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  • Improving your company’s customer service experience

    Posted: Monday, October 29, 2012

    by PhonePRO

The journey towards improving your company’s customer service experience can be a trying one. Hopefully, you’ve decided to get in touch with PhonePRO, and let our customer service experts provide you with the onsite telephone etiquette training your employees need to handle every single call with professionalism and warm, friendly efficiency. The positive differences in your conversion rate-and in your corporate environment-will soon be apparent. But in the meantime, take heart. Change is not always easy. Consider the following two customer service disasters reporter Chad Brooks gathered in a recent edition of Business News, examples that in one case signalled the end of popular company…and in another, galvanized those in charge to make the changes necessary to finally succeed.

-Blockbuster Video’s “No Late Fees.” When the company announced there would be no further late fees in 2005, their customers rejoiced, until they realized they were subsequently charged for the physical cost of the video itself until it was returned, except, of course, for a $10 restocking fee. Consumers revolted, lawsuits were filed, and the company had to reimburse several states for over $600,000 in investigative costs. The company filed for Chapter 11 in 2010.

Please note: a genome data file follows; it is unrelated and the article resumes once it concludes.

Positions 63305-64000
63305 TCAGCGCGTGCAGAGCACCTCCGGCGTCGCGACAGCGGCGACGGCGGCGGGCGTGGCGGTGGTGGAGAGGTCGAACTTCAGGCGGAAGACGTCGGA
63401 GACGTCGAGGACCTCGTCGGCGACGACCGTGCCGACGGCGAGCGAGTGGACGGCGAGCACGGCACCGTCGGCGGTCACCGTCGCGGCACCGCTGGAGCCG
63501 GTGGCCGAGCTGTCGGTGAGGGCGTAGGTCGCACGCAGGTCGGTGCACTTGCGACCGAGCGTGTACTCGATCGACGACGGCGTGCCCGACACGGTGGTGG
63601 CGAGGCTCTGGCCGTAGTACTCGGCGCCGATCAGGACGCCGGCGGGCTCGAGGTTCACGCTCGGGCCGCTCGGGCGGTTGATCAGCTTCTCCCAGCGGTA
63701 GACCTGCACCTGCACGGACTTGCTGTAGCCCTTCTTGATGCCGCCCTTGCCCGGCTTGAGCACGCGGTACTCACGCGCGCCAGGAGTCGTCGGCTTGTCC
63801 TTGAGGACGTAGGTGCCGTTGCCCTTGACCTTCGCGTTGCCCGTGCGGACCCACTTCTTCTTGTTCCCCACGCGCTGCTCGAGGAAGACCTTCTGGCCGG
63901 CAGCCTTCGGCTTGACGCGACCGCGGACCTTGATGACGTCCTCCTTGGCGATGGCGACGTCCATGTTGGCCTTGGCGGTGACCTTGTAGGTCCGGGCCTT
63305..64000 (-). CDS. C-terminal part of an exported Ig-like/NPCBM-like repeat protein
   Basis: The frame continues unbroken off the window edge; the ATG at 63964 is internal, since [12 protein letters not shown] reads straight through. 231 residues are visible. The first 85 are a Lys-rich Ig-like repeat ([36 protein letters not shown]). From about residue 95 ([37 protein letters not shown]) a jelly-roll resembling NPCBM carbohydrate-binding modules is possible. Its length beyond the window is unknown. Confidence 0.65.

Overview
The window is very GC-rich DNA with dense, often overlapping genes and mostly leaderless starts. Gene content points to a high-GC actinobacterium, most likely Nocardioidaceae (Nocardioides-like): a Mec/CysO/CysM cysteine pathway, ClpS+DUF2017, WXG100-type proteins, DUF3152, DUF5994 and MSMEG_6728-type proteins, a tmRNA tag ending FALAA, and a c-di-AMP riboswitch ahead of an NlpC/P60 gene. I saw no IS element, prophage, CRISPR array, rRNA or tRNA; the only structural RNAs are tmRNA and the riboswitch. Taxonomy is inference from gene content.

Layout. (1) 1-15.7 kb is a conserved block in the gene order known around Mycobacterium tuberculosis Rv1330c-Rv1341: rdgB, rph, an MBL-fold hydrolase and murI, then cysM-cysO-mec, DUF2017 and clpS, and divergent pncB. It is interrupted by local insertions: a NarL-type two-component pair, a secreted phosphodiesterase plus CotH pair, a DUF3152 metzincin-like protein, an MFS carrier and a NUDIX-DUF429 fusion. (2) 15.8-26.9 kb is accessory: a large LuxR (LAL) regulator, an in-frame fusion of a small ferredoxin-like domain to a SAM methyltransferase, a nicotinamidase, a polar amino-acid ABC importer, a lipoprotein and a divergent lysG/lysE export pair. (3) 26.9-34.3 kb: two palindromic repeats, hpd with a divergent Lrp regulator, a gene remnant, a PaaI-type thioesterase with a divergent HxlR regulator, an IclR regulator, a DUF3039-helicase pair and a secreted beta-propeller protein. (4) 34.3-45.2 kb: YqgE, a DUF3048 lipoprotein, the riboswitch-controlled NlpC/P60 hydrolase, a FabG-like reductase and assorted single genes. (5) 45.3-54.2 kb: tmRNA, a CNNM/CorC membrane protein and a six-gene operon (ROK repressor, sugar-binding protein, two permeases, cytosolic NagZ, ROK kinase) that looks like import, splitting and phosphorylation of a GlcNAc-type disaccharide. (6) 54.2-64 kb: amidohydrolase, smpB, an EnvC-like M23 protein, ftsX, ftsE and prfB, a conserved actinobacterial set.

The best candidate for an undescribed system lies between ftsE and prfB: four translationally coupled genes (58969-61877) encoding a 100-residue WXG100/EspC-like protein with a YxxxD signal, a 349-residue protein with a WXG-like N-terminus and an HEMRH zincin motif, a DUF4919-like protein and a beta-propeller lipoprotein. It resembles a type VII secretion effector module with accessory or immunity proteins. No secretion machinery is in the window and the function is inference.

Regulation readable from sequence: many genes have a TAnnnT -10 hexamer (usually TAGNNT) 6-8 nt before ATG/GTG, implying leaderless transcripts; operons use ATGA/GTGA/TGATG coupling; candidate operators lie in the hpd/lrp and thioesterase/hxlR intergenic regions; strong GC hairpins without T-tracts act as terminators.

-L.L. Bean’s Rubber Gumshoes: Anyone who has spent time in New England during the winter months is familiar with the famous L.L. Bean Boot, with its signature pebbled rubber sole. The L.L. Bean company itself did more than 1.44 billion dollars in sales in 2011, and celebrates their hundredth anniversary in 2012. However, it’s been a long road to success. When founder Leon Bean introduced this boot back in 1912, he offered a liberal money back guarantee to any customer who wanted to return them, for any reason. In what must have come as a cold jolt of reality upon his dreams for a successful retail business, Mr. Bean found that of the first 100 orders, 90 pairs of the boots were returned because of faulty rubber soles separating from their leather uppers. The situation nearly bankrupted the nascent company, but he persevered…and the rest is history.

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